root@1[~]# debugfs /dev/hda1 -s 23887872 -b 4096

      which resulted in:

      /dev/hda1: Bad magic number in super-block while opening filesystem

      That pretty much tells me that 23887872 is not where a backup superblock is stored.  When you created your filesystem with mke2fs it told you where it wrote backup superblocks (but of course nobody ever records this information).  Here is a trick you can use to figure out where backup superblocks are:  run mke2fs (with -n option!) on the partition that contains your broken filesystem.  The algorithm for picking alternate superblock locations is deterministic, and if you invoke it on the same size partition it will always pick the same locations.  The -n option prevents actual modification of your filesystem, but even with -n option mke2fs will still print alternate sb loctions.  Now you can use that information with debugfs to verify that there is indeed a legitimate backup superblock there.  Or you could try it with e2fsck (again with -n option at first).

    • Leslie P. Polzer

      /* check whether group contains a superblock copy on file systems
      * where not all groups have one (sparse superblock feature) */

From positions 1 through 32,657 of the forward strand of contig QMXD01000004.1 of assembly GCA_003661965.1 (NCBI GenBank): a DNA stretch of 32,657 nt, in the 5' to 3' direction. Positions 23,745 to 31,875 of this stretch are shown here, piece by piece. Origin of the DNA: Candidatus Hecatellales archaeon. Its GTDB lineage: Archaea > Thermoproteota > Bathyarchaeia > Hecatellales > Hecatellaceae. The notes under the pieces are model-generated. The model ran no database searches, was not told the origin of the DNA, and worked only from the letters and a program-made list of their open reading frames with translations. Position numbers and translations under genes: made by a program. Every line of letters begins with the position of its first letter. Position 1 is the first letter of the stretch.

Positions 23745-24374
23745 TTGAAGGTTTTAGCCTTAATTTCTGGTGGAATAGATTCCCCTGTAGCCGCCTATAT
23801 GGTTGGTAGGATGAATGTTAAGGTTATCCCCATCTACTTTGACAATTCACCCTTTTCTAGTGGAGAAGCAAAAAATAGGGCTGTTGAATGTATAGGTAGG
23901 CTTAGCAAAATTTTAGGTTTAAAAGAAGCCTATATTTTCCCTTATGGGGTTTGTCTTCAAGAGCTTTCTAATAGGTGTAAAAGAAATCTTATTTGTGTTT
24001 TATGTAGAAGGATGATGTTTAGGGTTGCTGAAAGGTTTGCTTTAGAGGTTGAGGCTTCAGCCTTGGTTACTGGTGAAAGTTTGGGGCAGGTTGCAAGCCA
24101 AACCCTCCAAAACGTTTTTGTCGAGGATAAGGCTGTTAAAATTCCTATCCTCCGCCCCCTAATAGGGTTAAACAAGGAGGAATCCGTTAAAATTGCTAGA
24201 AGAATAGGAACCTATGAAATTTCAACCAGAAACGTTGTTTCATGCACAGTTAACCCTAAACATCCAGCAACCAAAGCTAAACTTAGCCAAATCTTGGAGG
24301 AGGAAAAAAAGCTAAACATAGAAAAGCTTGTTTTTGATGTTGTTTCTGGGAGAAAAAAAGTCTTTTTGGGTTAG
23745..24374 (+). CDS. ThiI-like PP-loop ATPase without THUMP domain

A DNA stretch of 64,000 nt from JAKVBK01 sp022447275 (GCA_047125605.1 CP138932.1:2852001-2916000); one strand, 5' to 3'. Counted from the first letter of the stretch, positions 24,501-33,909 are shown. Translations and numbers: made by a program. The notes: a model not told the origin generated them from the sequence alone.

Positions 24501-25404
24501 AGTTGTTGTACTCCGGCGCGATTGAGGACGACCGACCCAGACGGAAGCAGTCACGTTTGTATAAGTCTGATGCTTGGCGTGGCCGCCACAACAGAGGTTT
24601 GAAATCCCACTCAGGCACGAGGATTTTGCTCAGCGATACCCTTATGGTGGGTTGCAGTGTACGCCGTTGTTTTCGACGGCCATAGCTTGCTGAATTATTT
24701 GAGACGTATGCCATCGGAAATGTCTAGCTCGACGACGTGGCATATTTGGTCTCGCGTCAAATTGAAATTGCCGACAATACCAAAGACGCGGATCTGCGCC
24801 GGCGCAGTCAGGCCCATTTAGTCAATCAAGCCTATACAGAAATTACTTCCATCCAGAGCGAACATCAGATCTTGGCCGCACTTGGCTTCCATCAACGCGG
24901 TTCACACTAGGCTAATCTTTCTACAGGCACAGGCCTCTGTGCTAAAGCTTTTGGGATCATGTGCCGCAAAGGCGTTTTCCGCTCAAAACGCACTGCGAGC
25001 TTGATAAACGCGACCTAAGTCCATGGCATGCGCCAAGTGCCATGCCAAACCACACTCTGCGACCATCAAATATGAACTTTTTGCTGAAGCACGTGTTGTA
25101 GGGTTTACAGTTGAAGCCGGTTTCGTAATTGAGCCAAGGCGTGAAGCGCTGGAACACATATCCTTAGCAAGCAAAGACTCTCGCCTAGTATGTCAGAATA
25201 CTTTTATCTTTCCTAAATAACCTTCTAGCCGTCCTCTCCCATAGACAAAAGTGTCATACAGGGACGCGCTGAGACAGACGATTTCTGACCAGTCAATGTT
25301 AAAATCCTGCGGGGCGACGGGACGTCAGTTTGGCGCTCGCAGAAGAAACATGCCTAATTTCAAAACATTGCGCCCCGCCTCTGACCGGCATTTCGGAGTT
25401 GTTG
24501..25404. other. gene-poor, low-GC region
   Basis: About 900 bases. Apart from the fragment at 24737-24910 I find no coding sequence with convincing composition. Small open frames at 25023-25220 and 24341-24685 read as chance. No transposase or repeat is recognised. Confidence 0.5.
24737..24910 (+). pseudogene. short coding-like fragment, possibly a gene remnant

int ext2_is_group_sparse(struct ext2_fs *fs, int group)
              if (!fs->sparse)
                      return 1;
              if (is_root(group, 3) || is_root(group, 5) || is_root(group, 7))
                      return 1;

              return 0;


          is_root(x,y) = TRUE
          y is root of x

    • Matthew Exon

      Matthew Exon - 2006-02-24

      Well, sorry for the delay in responding, but I've had various stupid issues trying to get the right files on the right machines at a time when I have time to work on them.  Anyway...


      I tried mke2fs, and it printed this result:

      Superblock backups stored on blocks:
          32768, 98304, 163840, 229376, 294912, 819200, 884736, 1605632, 2654208,
          4096000, 7962624, 11239424, 20480000, 23887872